At the time, Scott was a remarkably non-descript, slightly hang-dog 41-year-old who had just landed a big job as CEO of Columbia/HCA Healthcare Corp. By 1996, it would be the nation’s 10th largest employer, with some 240,000 employees
A for-profit hospital chain, Columbia/HCA was the offspring of a merger between Columbia Health Care (a company Scott had forged with the help of Texas financier Richard Rainwater) and Hospital Corporation of America (created by the father and son team Dr. Thomas Frist Sr.and Dr Thomas Frist Jr., along with Jack Massey, the promoter who turned Harland Sander’s recipe for Kentucky fried chicken into a fast-food emporium.) For-hospital hospitals were a hot ticket on Wall Street and tended to attract a somewhat motley crew of investor/entrepreneurs.
In 1994, I was Barron’s senior editor, and had flown down to Louisville, Kentucky, in order to write a profile of Scott, a supposedly dynamic, up and coming CEO. (A year later, Scott would move the company to Nashville)
Usually, someone who runs a growth company like HCA/Columbia possesses a larger-than life personality, powered by ambition that sucks all of the oxygen out of a room. He may not be brilliant, but you understand how he got where he is. But when I got to Louisville, I found a lean, pale man with a receding hairline and a hungry look, the grown version of the boy who had grown up in Kansas City, Missouri, where his mother helped support five children by selling encyclopedias door-to-door, doing other people’s laundry, cleaning telephone booths and clerking at J.C. Penney.
Gangly, he looked young for his age, even boyish, but not in a happy way. ”According to his mother, if you went to Boy Scout camp with him, he was the boy who would do your chores for a fee. If you were in the Navy with him, he was the young married guy who took correspondence courses and brought cases of soda on board ship to sell by the can for a profit. If you knew him at the University of Missouri, he was the guy in college on scholarships and the G.I. Bill who managed to buy a donut shop with a friend,” Joe Flower reported in the Health Care Forum Journal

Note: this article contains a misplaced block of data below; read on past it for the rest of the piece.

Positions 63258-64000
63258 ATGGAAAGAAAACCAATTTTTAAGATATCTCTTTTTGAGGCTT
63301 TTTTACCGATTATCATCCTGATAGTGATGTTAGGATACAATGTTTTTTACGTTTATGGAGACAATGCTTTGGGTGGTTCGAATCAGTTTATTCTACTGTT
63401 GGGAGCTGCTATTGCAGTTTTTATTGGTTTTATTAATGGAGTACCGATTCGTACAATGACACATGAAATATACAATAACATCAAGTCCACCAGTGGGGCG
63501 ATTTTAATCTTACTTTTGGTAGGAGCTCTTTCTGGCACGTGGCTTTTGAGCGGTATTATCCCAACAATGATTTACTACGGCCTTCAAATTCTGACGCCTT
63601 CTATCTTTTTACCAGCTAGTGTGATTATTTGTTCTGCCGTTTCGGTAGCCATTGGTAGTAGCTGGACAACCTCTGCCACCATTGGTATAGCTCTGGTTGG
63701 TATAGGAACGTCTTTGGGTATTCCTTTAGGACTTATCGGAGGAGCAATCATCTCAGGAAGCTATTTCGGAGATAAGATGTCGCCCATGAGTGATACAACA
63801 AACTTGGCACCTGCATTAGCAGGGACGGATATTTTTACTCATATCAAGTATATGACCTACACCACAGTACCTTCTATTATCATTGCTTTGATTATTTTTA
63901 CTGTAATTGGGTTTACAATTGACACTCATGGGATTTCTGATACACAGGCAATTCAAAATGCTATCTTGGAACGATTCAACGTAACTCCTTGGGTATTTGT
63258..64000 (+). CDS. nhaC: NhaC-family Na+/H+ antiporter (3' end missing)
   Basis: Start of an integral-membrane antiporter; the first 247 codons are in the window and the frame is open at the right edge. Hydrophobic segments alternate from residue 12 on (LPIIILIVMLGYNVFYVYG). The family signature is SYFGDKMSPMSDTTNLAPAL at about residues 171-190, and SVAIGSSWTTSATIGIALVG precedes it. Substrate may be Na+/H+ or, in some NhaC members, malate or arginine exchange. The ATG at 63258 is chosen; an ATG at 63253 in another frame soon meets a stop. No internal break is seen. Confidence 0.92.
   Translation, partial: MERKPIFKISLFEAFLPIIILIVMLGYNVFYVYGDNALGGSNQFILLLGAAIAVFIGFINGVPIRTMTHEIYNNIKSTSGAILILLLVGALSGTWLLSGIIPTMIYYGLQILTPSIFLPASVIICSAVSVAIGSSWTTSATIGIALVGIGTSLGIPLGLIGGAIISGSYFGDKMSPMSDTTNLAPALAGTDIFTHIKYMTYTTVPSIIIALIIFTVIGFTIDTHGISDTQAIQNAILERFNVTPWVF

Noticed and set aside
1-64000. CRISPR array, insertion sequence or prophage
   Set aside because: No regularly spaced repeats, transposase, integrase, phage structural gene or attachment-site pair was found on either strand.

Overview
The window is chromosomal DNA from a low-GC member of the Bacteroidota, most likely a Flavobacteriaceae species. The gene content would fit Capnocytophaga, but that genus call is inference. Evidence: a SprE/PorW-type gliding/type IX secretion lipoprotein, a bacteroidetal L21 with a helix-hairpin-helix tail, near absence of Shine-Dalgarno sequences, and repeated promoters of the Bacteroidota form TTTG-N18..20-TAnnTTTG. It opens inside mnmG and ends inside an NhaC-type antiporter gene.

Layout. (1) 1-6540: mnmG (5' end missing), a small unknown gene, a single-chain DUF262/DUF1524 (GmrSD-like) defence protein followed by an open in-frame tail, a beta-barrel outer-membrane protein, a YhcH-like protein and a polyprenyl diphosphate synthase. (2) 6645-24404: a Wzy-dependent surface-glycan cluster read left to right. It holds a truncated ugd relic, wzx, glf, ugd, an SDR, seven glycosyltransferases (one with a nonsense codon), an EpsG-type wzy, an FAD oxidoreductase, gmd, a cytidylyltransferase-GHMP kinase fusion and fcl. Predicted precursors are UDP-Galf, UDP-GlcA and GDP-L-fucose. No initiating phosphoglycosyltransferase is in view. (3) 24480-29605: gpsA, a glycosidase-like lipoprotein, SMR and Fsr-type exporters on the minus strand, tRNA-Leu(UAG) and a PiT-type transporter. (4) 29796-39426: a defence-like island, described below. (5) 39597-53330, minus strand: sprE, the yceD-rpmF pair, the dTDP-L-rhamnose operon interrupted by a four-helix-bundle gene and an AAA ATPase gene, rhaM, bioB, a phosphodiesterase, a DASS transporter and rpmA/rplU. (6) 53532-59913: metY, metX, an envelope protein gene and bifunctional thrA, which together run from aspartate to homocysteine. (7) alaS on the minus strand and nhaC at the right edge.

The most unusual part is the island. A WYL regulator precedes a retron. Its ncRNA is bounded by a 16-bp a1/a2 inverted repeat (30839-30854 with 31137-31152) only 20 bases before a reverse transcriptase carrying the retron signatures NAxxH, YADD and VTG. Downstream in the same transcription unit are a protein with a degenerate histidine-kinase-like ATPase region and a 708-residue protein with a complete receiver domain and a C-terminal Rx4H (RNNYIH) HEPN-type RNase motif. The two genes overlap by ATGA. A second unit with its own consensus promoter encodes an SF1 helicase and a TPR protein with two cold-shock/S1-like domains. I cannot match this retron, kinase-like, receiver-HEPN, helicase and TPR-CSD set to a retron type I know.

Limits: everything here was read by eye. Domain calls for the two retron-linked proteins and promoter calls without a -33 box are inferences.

Heart sinking, I realized I was going to have to change the focus of my story. Barron’s had a new editor-in-chief who wanted “positive stories.” He expected a glowing cover story about a celebrity CEO. But Scott didn’t fit the part.
“Rick Scott” 2010, picture from his campaign site
Worst of all, from a writer’s point of view, Scott wasn’t particularly quotable. I was there to profile him, and his idea of an entertaining anecdote was to talk about how everyone who worked for him made fun of him for driving an old, broken-down car. I waited for the punch-line. “I’m cheap,” he explained. Indeed, he was frugal, and no doubt, a hard worker. But that wasn’t a cover story.
Meanwhile, I couldn’t figure out why Scott had been chosen to run Columbia/HCA. That was the puzzle, and instinct told me it was the key to a real story. He made me uneasy. When explaining to my editor why I couldnt' write the story he expected, I said: "I wouldn't buy a used car from this man."
But I wasn’t in a position to get the evidence to write an investigative story. I would have needed access to HCA’s books. So I wound up writing a piece about competition between the for-profit hospital industry,and non-profit hospitals that received tax breaks that they didn’t always deserve, creating unfair competition. Scott aruged. This was about the only idea that Scott had. (He had gotten it from Richard Rainwater. In fact, Rainwater was correct: some non-profit didn’t (and still don’t) provide enough benefits to their communities to justify the tax break.)
The Back-Story: Two Men with A Vision
Fort Worth financier Richard Rainwater set Scott, a mergers and acquisitions lawyer from Dallas, on the path to corporate stardom in October 1987, when the two created Columbia Health Care. When Scott and Rainwater teamed up, Scott’s medical experience was limited to helping health care companies buy and sell each other. He got his start in the M&A business, orchestrating deals involving radio stations, fast-food businesses and oil and gas companies. He was, as Joe Flower observes, “the kind of lawyer that a buy-out artist would lovingly call a ‘mechanic.’”
Rainwater’s knowledge of running a hospital was equally limited. But they had a vision: “to do for hospitals . . . what McDonald’s had done for the food business . . . what Wal-Mart had done in the retailing business.” Rainwater wanted to combine volume with low cost. (Since then, of course, U.S. hospitals have learned how to combine volume with high cost, but that is a story that HealthBeat readers already know.)
In Part 2 of this post, I will chronicle Scott’s rise and fall at Columbia/HCA, raise some questions about how much the Frist family knew about the Medicare fraud, why Scott was never questioned, and why the company settled with the government when it did. Finally, I’ll take at look at the chain of urgent care clinics that Scott has set up in Florida, the alleged charges against them, his campaign against health care reform, and the danger that he might be elected Florida’s governor. In the meantime, let me recommend the post below, from “Still Liberal at 83,” an imaginary dialogue between Scott and Scott’s “inner voice.”